Let Them Play Protest at Sequoia HS Joins 100 Across State

Hundreds of rallies across California happened today as angry parents and kids protested for a return to youth and high school sports. The protest, “Let Them Play CA,” started with a group of parents in San Diego that were frustrated with the state’s restrictions preventing any youth sports games from happening. This comes while sports in almost every single other state have returned. 

The movement quickly grew on Facebook, accumulating about 27,000 people in support, and creating just under 100 rallies throughout the state. These rallies had one goal in mind, to get youth and high school sports back onto the field by calling on Governor Newsom and local officials to cut back on some of the restrictions that were put into place preventing contact sports games. 

Let Them Play protestors at the corner of James Avenue and El Camino Real.

One of these 100 rallies occurred at Sequoia High School, where students from M-A, Woodside, Carlmont, Sequoia, Menlo, and Sacred Heart were all encouraged to attend the protest. Although the protest may have not gotten the support it intended to, only amassing about 20 people, the protestors’ passion for the subject was evident to anyone driving by. Kristen Wilcox, an M-A parent who was the first protester out there, said, “Our message is that they should let them play. There are 35 other states that have played sports during the COVID pandemic and played safely.”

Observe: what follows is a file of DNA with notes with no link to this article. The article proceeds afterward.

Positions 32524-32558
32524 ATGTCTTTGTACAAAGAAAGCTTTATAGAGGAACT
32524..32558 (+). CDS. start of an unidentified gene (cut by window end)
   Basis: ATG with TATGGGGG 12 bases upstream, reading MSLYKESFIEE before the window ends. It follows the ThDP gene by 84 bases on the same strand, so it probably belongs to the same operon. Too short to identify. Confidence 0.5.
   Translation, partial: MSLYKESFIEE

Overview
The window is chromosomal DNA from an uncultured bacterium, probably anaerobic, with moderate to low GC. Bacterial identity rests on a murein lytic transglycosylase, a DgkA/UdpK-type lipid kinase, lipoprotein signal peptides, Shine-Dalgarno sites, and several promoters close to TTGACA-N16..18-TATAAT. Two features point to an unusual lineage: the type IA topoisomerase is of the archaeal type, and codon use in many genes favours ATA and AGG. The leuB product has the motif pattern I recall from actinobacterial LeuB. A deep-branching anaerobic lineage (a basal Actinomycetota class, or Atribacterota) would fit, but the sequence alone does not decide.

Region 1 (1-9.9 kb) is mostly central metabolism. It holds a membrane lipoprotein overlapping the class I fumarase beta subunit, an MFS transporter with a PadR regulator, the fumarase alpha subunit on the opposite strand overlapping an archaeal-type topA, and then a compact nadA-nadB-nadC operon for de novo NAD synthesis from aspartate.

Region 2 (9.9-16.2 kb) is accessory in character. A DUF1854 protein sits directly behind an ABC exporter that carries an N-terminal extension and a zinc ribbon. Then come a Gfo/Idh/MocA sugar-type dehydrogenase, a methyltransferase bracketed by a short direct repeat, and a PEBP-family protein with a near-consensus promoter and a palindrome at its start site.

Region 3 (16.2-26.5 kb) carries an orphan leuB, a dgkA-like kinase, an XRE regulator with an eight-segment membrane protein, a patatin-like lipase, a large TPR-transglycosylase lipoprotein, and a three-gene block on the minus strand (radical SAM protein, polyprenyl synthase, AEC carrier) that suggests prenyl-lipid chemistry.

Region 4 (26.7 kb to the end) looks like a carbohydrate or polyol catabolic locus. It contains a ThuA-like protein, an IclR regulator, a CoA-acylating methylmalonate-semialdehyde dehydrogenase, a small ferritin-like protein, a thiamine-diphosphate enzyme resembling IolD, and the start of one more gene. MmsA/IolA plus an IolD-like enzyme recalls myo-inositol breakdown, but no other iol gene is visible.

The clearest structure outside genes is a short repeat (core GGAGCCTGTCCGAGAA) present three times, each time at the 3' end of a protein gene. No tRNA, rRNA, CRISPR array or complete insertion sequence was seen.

Andrew Buck, a football player for M-A, added, “we all think that playing sports would be a great morale booster, we all need it right now. Sports would just be an awesome thing to bring back because it is an important experience for every teenager to have.” These protestors with their “Let Them Play” signs were not the only ones expressing this sentiment, as cars driving by felt the same way. In a minute, there was an average of two to three cars that honked in support of the movement.  

The biggest motivation for the protestors at Sequoia and statewide is their love of their high school sport. They want to be out there on the field or the court, and do not want to miss a full season out of only four years in high school. However, another significant message for them involves sports’ positive impact on mental health. “The mental health aspect of letting kids play sports has tons of benefits with there being no proof that there is a spread of Covid in playing sports,” Wilcox commented. Tre Harad, a football and track coach for M-A, also added that, “sports are an important necessity for the youth. The government needs to consider that sports is a part of mental and physical development for teens, so it is very important to figure out a safe way to get everyone back on the field.” 


Cole Trigg

Cole Trigg is a senior, a third year journalist, and a first year editor-in-chief. Out of the 5 editor-in-chiefs, his main focus this year will be on writing and editing sports stories. However, he is still very excited to write and edit other stories as well.

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